We often encounter nightmarish scenario while generating final versions of a long document when one or more of the following happens:

  1. New revised versions of packages used.
  2. Smaller changes to a fewer number of pages of a long document.
  3. No change in the document, but recompiled with revised page numbers as it happens during compilation of journal articles into an issue for printing.
  4. Simply you happened to re-typeset for no reason and then you’re forced to check each page for surprises.

Now you are left with the job of comparing the PDFs generated now and that of previous version and it is not fun. pdgpagediff package helps to make your job easier.


We have a version of document, say, file1.pdf and we have its revised version, file2.pdf. pdfpagediff will create a composite PDF by juxtaposing each page of file1.pdf over the corresponding page of file2.pdf or vice-versa. Since the PDFs are transparent, you can notice the slightest change visually by simply flipping through the pages.


pdfpagediff depends on the following packages:

  1. geometry.sty
  2. graphicx.sty
  3. color.sty
  4. substr.sty

Package loading and commands

Package can be loaded with the following command:


Another command \layerPages has been defined to include two versions of the PDF documents to create the composite document, the syntax is:

  \layerPages[<optional page numbers>]{<file1>}{<file2>}

First one doesn’t have an optional argument of page numbers, which means all the pages will be used to create the composite document. Second one has comma separated page numbers and hyphen separated page ranges which can be mixed in any order as shown in subsequent examples of usage. The last one has 10- which means from page 10 to end of the document.

  1. \layerPages{file1.pdf}{file2}
  2. \layerPages[1,2,4-6,8]{file1}{file2.pdf}
  3. \layerPages[1,2,4-6,8,10-22]{file1.pdf}{file2.pdf}
  4. \layerPages[1,2,4-6,8-13,17]{file1}{file2.pdf}
  5. \layerPages[10-]{file1.pdf}{file2.pdf}

You need Adobe Reader to view the composite document which only provides to view each layer or all layers together or no layers at all. There is a small layer button at top left hand side of the Adobe Reader window, see the figure below:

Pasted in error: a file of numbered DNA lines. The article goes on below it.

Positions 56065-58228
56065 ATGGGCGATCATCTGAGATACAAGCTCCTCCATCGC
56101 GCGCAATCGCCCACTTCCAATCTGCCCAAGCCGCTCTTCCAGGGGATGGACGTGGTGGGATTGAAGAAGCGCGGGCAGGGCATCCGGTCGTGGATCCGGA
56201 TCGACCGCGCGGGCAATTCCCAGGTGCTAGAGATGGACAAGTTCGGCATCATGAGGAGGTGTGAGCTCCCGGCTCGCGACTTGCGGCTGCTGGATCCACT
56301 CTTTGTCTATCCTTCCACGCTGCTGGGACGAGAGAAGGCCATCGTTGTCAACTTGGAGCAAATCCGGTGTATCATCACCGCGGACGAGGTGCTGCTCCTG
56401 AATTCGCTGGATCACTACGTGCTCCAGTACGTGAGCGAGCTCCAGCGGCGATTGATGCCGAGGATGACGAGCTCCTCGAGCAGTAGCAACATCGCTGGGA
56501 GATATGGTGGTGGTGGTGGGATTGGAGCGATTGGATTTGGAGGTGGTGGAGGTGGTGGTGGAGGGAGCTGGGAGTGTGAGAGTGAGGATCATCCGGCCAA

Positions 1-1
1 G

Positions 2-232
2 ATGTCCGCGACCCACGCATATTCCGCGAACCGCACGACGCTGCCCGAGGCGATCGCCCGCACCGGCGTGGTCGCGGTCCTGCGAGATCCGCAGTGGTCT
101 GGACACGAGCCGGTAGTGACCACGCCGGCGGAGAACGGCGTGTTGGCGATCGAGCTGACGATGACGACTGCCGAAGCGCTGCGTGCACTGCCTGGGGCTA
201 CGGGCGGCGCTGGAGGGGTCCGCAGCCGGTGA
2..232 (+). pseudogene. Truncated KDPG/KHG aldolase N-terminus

Composite document

Clipping from the composite document.

You can see Layers icon, clicking on the icon will show you the layers. We have two layers in this example, namely, First and Second which are also the default. These labels can be changed with FirstDoc and SecondDoc commands respectively.

First Document
First Document

Clipping from the first document.

The above clipping shows the first document alone. You might note that icon for second layer is not visible now.

Second Document
Second Document

Clipping from second document.

The second document is generated with 30% gray instead of black to facilitate easy indication of locations with differences. Also, note that icon for first layer is invisible since the second layer alone is made visible here.

You might take a look at composite document which has a paragraph from the composite document. The last word of the paragraph has a mismatch. Now let us take a look at the last two lines of the above para from the first document and the same location of the second document. The difference is a space added before the last word ‘concepts’. If you look at the composite document now, you will get to know the difference quickly.

Further differences can be observed in pages 9 and 17 of the included document ltest.pdf.


Following limitations apply:

  1. Documents with enormous changes cannot be compared.
  2. Documents with opaque backgrounds cannot be compared.
  3. Tables and figures with background will not provide any meaningful information even if there are differences.
  4. This is not a character by character or word by word diff program, instead it depends largely on your eyes very much.
  5. \pdfpagediff will work only with PDFTeX and will not work with any other TeX compilers.


The test document is a chapter namely, Matrix manipulation, taken from a freely available textbook, Matrix Overview by Paul Hewson, at: http://knowledgeforge.net/opentextbook/svn/multivariatestatistics/. Permission to use this chapter to demonstrate the features of pdfpagediff is gratefully acknowledged.


The package can be downloaded from http://download.river-valley.com/cvr/pdfpagediff-1.2.tar.gz. Bug reports, feature requests and suggestions can be posted here in the comment box. The author can be contacted at <cvr@river-valley.org>.

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